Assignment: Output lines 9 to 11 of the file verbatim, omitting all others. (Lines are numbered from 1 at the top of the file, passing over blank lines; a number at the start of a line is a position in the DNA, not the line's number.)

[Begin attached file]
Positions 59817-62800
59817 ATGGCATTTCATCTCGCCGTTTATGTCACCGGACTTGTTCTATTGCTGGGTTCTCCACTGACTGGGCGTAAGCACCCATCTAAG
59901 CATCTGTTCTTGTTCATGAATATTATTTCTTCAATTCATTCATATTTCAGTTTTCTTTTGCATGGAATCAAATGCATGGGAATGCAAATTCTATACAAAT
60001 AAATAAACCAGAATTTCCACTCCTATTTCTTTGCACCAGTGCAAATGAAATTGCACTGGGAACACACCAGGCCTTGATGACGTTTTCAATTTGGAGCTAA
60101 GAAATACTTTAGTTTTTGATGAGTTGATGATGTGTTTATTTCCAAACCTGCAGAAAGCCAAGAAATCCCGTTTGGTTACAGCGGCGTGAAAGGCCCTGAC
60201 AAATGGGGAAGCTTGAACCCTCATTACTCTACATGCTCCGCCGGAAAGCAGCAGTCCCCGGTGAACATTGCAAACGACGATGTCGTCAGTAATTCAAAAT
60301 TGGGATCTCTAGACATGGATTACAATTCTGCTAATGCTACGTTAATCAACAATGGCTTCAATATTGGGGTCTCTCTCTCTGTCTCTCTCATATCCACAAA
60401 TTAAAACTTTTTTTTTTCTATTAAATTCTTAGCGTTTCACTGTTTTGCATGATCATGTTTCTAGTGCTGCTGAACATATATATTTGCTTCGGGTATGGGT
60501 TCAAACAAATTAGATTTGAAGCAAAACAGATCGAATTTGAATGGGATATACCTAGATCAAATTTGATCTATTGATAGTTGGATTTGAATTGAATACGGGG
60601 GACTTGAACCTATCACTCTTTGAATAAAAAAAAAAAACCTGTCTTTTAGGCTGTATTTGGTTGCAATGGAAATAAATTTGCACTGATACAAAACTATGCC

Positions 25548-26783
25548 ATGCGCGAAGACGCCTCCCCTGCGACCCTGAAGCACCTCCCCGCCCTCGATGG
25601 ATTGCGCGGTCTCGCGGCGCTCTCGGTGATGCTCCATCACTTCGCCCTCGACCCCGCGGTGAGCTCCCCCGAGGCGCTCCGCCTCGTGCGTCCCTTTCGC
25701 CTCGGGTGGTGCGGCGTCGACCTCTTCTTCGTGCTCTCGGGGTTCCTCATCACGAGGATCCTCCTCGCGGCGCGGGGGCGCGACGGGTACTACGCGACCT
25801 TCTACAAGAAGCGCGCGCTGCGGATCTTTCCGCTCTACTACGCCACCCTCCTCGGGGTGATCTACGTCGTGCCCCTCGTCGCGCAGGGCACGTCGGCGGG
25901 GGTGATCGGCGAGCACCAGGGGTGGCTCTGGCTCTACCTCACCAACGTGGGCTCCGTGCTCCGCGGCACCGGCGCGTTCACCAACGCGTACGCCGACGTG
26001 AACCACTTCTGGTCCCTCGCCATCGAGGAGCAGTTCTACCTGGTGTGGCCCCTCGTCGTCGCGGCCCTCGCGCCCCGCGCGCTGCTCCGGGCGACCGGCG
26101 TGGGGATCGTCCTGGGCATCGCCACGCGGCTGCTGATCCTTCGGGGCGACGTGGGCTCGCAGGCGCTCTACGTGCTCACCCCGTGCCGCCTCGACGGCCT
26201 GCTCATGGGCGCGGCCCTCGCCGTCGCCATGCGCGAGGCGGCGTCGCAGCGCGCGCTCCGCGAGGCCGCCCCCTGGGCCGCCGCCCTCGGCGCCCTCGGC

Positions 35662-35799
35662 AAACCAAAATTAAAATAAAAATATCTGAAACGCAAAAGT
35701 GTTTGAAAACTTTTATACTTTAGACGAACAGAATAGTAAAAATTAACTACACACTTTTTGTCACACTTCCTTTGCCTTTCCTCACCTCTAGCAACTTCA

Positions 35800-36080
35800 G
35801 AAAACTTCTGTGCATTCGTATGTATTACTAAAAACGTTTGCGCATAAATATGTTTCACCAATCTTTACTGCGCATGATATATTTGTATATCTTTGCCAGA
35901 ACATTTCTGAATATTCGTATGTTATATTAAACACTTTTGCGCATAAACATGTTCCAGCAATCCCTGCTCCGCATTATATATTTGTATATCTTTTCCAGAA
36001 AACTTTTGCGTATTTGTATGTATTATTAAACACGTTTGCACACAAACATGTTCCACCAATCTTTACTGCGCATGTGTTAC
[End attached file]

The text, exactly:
60501 TCAAACAAATTAGATTTGAAGCAAAACAGATCGAATTTGAATGGGATATACCTAGATCAAATTTGATCTATTGATAGTTGGATTTGAATTGAATACGGGG
60601 GACTTGAACCTATCACTCTTTGAATAAAAAAAAAAAACCTGTCTTTTAGGCTGTATTTGGTTGCAATGGAAATAAATTTGCACTGATACAAAACTATGCC

Positions 25548-26783